Snorkeling in Silfra Fissure: Snorkeling in the Silfra fissure is a unique and exotic underwater experience. Frequently rated as one of the world’s top 10 dive sites, Silfra offers up to 100 m (300 ft) of underwater visibility. Beware, the waters are absolutely freezing, but they’ll provide you with the necessary clothing to bare the frigid glacier temperatures.
Although the chilly waters are too cold to support much in the way of marine life, Iceland’s Silfra crack runs down between the American and European continental plates and offers amazing underwater views – the most dynamic and beautiful greens and blues you’ll ever see. I’m so upset I missed out on this during my week in Iceland, and I’ll be sure to put it on the Iceland itinerary for my next trip. BOOK TICKETS
Secret Lagoon Transfer and Entrance: Want another relaxing day on your 7 day Iceland itinerary? Head to the Secret Lagoon, one of Iceland’s hidden treasures and frequented by locals and tourists alike. Enjoy the beautiful scenery of Iceland as you drive through the countryside to Flúðir.
The natural, crystal-clear lagoon is one of the oldest natural geothermal pools in Iceland. Marvel at the spectacle of one of the surrounding hot springs erupting every few minutes. Take a relaxing bath in the hot water of the “Secret Lagoon” and enjoy its comfortable temperature of between 36-40°C. BOOK TICKETS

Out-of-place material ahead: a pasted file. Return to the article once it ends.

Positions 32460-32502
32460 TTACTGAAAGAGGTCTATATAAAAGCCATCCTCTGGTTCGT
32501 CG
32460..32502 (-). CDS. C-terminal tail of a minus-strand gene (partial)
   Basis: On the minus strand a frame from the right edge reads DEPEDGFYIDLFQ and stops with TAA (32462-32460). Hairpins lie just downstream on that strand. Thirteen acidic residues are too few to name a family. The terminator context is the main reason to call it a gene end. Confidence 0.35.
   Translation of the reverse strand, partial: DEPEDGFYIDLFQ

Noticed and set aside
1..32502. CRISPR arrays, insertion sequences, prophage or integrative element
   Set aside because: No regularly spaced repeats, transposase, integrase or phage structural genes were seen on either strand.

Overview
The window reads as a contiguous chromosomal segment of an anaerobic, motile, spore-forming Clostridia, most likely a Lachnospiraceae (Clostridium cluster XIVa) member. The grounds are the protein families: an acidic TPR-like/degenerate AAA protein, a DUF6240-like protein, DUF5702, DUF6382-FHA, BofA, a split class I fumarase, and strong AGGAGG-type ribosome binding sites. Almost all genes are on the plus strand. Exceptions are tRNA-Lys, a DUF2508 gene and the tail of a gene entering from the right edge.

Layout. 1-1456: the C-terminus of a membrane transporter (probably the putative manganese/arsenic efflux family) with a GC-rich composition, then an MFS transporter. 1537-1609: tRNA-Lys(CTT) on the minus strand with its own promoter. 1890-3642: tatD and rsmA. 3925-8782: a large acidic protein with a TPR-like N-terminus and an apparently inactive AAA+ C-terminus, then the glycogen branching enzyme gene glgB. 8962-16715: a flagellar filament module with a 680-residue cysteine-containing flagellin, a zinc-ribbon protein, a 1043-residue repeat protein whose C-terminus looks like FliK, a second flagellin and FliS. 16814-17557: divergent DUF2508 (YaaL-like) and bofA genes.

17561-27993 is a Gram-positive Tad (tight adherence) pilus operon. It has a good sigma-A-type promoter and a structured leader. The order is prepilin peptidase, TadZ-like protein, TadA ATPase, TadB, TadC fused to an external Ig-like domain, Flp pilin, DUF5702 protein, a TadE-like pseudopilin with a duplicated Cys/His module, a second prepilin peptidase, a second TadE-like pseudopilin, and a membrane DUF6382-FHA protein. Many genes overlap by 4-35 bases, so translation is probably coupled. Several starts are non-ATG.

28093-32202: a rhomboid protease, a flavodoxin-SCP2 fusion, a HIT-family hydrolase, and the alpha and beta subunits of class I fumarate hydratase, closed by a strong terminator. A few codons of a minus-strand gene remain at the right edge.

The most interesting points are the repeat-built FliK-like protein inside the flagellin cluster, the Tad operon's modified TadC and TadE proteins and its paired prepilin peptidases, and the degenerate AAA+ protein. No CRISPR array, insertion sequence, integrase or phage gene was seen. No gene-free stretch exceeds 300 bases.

Icelandic Horse Riding Tour in Lava Fields: Horse lover? After getting a glimpse of these beauties on our Golden Circle Tour, I so wish I had signed up for this 2-hour horse riding excursion. On this tour, you’ll ride through lava fields and along beautiful green hillsides, while looking for different rock formations in the lava while experiencing the special gait of these horses.
The Íshestar Stables is unique in Iceland with facilities as good as they get. It’s set in beautiful surroundings just outside the town of Hafnarfjörður, about 10 minutes drive from Reykjavík, with hotel pickups available and different time options. BOOK TICKETS
Day 7: Wander Reykjavik | Head to Airport
Your one week in Iceland has come to an end, so make one last stop at Braud & Co Bakery for a croissant and pack up! Depending on what time your flight home leaves, wander Reykjavik one last time and check off any bucket-list worthy things to do in the city that you may have missed on your first day.
And don’t forget to buy tickets to the airport ahead of time to save yourself some last-minute hassle.
Feel free to share this 7 day Iceland itinerary with a friend, and get started planning your trip! Have you been to the country before?! What things on your Iceland itinerary were your favorite?!